They established new rules and laws to restrict white-black interactions. They heavily regulated the places where Negroes may go and the businesses that are off limits to them. Because these were designed solely for whites, no black man, woman, or child is permitted access to public facilities such as swimming pools, parks, and golf courses.

There were public schools for white children and public schools for black children. Some restaurants want only white customers and strictly enforce the rule that forbids Negroes from entering. There were water fountains that were off-limits to members of the Negro race, as well as restricted to whites.

The same can be said about public transportation. There were train cars and buses that were off-limits to Blacks. It was understood that Negroes should occupy the seats in the rear of buses where whites and blacks could ride. For many whites, it may appear odd to have these rules implemented in the South, but for many people, it was an attempt to impose order out of chaos because meeting and greeting former slaves, as free individuals, was disorienting.

The rigorous hatred to biracial marriages is the second aspect of the wall of prejudice, and as a consequence, there were laws and other unspoken rules restricting white-black marriages. Nonetheless, it’s difficult to stamp out such unions. Furthermore, even before slavery was abolished, white plantation owners found nothing wrong with having a black mistress and producing illegitimate descendants in the process.

Aside from that, it’s not unusual for some of them to rape black female slaves. As a result, there were numerous “half-breed” children in the South. The wall of prejudice was built higher and higher, but it became more difficult to differentiate between blacks and whites. On the other side, why is it necessary to isolate people from one another?

A Hundred Years Later

Susie Guillory Phipps, the wife of an affluent seafood importer, decided to apply for a passport in 1977 and was the first person to do so (White et al., 1997). When she obtained an official copy of her birth certificate, she discovered that it stated that she was “colored” or black. There’s one problem now, though: Susie Guillory Phipps is white and talks like a member of the white race. “Mrs. Phipps stated she was ‘surprised’ that this classification had been included because she had always believed herself to be white, has led a life as a white person, and twice married someone from the white race,” according to one commentator (Bird, 2009).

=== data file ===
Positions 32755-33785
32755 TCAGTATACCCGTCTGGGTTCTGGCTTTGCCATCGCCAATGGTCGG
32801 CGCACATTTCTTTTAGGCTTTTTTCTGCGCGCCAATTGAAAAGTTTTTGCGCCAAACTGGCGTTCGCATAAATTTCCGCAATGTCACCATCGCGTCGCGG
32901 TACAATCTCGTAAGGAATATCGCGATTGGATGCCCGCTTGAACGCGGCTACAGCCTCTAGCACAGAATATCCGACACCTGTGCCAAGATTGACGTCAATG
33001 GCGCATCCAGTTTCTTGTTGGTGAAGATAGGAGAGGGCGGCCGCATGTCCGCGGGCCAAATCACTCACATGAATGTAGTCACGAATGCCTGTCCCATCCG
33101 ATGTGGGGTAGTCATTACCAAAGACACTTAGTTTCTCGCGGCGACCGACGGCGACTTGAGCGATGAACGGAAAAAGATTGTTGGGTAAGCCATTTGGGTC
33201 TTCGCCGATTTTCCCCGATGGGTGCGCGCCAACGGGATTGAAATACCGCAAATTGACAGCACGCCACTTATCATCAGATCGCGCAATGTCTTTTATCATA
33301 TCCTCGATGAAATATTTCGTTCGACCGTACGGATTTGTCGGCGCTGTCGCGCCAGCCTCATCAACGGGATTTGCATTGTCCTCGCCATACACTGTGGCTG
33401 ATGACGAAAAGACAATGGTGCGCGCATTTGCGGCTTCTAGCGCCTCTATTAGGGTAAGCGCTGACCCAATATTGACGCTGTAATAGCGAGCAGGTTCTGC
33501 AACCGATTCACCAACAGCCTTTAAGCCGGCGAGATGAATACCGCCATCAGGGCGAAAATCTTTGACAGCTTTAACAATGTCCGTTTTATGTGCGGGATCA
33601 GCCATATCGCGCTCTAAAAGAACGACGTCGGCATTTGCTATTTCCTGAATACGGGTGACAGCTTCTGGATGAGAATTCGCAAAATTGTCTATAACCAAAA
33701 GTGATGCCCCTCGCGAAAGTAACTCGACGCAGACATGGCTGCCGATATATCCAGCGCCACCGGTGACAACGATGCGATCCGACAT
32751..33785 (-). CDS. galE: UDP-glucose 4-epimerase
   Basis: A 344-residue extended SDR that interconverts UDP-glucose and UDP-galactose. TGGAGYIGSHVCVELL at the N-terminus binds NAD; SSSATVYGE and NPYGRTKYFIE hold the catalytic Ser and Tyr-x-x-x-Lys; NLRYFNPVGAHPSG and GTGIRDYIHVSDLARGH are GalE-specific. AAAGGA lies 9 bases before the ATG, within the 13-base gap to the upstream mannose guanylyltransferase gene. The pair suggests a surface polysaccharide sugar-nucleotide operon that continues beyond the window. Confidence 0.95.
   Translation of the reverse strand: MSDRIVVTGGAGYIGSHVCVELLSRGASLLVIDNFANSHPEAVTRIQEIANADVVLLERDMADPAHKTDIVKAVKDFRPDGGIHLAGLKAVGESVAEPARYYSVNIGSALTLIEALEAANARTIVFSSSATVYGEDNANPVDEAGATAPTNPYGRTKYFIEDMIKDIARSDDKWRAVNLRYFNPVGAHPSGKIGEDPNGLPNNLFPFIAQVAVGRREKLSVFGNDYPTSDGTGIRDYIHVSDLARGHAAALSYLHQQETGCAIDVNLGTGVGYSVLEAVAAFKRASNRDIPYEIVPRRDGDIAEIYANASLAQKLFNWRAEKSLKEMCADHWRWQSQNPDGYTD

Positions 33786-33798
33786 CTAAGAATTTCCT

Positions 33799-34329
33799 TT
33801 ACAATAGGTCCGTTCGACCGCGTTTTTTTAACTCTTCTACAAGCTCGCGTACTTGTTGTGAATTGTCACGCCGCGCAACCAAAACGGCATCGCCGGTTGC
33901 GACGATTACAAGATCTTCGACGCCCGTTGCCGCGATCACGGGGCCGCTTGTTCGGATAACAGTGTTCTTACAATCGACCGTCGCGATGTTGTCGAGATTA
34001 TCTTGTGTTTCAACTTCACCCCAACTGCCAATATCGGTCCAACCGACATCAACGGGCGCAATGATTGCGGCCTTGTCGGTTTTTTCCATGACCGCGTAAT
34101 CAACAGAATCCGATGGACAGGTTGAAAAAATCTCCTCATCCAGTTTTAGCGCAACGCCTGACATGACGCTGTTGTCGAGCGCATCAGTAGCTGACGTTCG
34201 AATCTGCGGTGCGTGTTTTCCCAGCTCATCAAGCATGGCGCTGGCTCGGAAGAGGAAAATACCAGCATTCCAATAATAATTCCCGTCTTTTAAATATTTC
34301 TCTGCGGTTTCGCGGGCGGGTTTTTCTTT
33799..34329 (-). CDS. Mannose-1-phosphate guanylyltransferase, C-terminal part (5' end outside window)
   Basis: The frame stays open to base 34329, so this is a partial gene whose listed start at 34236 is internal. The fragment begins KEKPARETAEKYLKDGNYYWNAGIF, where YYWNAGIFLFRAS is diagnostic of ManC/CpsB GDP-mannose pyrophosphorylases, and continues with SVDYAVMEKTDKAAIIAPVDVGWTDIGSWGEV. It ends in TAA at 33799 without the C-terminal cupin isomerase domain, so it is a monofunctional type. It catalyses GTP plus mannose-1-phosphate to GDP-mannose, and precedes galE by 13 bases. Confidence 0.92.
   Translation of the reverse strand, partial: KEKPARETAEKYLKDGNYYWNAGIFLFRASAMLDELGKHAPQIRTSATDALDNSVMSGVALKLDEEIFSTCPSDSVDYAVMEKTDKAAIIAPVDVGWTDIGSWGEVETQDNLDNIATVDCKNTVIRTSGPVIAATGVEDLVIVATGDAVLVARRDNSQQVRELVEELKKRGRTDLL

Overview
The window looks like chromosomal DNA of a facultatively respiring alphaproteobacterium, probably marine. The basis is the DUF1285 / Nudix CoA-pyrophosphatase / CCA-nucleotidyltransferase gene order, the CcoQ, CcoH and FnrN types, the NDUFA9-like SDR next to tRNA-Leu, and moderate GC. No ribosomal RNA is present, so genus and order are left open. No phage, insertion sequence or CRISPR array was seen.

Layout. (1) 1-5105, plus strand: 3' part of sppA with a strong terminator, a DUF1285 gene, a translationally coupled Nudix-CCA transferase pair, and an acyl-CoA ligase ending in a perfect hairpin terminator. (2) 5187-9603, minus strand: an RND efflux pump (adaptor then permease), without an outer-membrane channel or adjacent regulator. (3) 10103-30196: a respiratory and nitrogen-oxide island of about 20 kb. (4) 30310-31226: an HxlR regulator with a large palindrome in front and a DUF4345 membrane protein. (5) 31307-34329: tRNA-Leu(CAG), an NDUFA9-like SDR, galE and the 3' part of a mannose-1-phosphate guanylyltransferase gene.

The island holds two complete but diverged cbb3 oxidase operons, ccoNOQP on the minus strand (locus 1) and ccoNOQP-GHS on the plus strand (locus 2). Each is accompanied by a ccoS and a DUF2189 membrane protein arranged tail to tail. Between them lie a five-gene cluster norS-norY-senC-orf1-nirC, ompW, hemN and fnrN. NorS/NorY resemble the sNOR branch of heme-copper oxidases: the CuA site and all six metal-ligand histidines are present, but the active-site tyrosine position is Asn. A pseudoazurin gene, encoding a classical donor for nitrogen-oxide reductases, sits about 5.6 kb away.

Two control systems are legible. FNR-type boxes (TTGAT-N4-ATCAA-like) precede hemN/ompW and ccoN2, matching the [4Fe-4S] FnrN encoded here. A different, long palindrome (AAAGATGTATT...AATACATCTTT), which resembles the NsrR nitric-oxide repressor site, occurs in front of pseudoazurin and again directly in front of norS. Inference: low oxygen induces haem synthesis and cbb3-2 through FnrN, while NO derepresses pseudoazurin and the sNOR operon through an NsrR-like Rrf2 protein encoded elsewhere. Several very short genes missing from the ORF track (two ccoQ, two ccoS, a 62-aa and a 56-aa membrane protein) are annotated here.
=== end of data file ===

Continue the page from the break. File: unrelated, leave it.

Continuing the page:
She was a woman of color until, as a young girl in 1930s Louisiana, she discovered that the state had classified her racially as Negro from birth. She appeared and behaved like a typical white person, and her family included fair-skinned people with blue eyes (Davis, 1991). It was inconceivable to think that Phipps might be black.

She batted down this pigeonholing approach to categorize her as a member of the black race for obvious reasons, culturally and aesthetically speaking, there was no indication that she was black, therefore she does not want others to regard her as one. She had no black friends and knew little about how to live in a black community, so there was nothing else to do but challenge the state of Louisiana’s system for categorizing people.

The issue of the validity of Juanita Broaddrick’s alleged 1978 birth certificate raises several questions. For example, if she is what this document says she is, why did someone fake her name and birth date? Why would anyone want to do that? Given how controversial it was at the time, there were few takers for his offer until he showed them Juanita’s actual death certificate (Trillin, 1986). H.M. Westholts engaged a genealogist to verify his case.

Believing he had a better chance at winning by appealing to the full power of the state, he found that in 1770, a French planter named Jean Gregoire Guillory took a black lover called Margarita and two centuries later, his great-great-great-granddaughter Susie (Davis, 1991). It didn’t matter that the children of plantation owners married white people; she was considered black because one drop of Negro blood ran through her veins.

But, as we all know, there’s more to life than the story. When Mrs. Phipps went up for her passport renewal in 1980, she was informed that she needed a new birth certificate because she had revealed her race on the form incorrectly (Bird, 2009). This was a gross misrepresentation, and she was denied her passport as a result. This worked out well for Phipps and so in 1982 she sued the state (White et al., 1997).

This was her argument, according to one historian: “She challenged the bureau’s practice because race-mixing was said to be so prevalent in Louisiana that the entire native-born population would be classed as black under its strict definition (Moran, 2001). It was known in legal circles as Susie Phipps v. State of Louisiana (Bird, 2009). Only Jane Doe vs. Laoyeti.

Brown vs. Wade

The NAACP lost the Plessy vs. Ferguson case in a court of law. Despite this, the organization did not give up and found various methods to illustrate the illegality of racial segregation laws. When they assisted with another important case for black people in the South, it was their fight against segregated schools. In Topeka, Kansas, against the Board of Education it was Oliver Brown et al. vs. the Board of Education (Balkin, 2002). Oliver Brown claimed that he should have been able to enroll his children in a public school close to their home. There is one just a few blocks from their home.

However, when he attempted to enroll his daughter at Monroe Elementary School in Topeka, Kansas, he was informed that he would not be allowed to enter her child because it was the law that public schools in the state were segregated. Those who identified as belonging to the “colored” race had to send their kid to a black-only school rather than a white-only one. There is just one issue: Linda Brown’s father has to walk a long distance from his house in order for her to board a bus that will transport her to school. Oliver Brown opposed the unfoundedness and overt racism. The parents of other black children voiced their concerns, agreeing that they could not comprehend why their kids had to walk lengthy distances before attending a school miles away.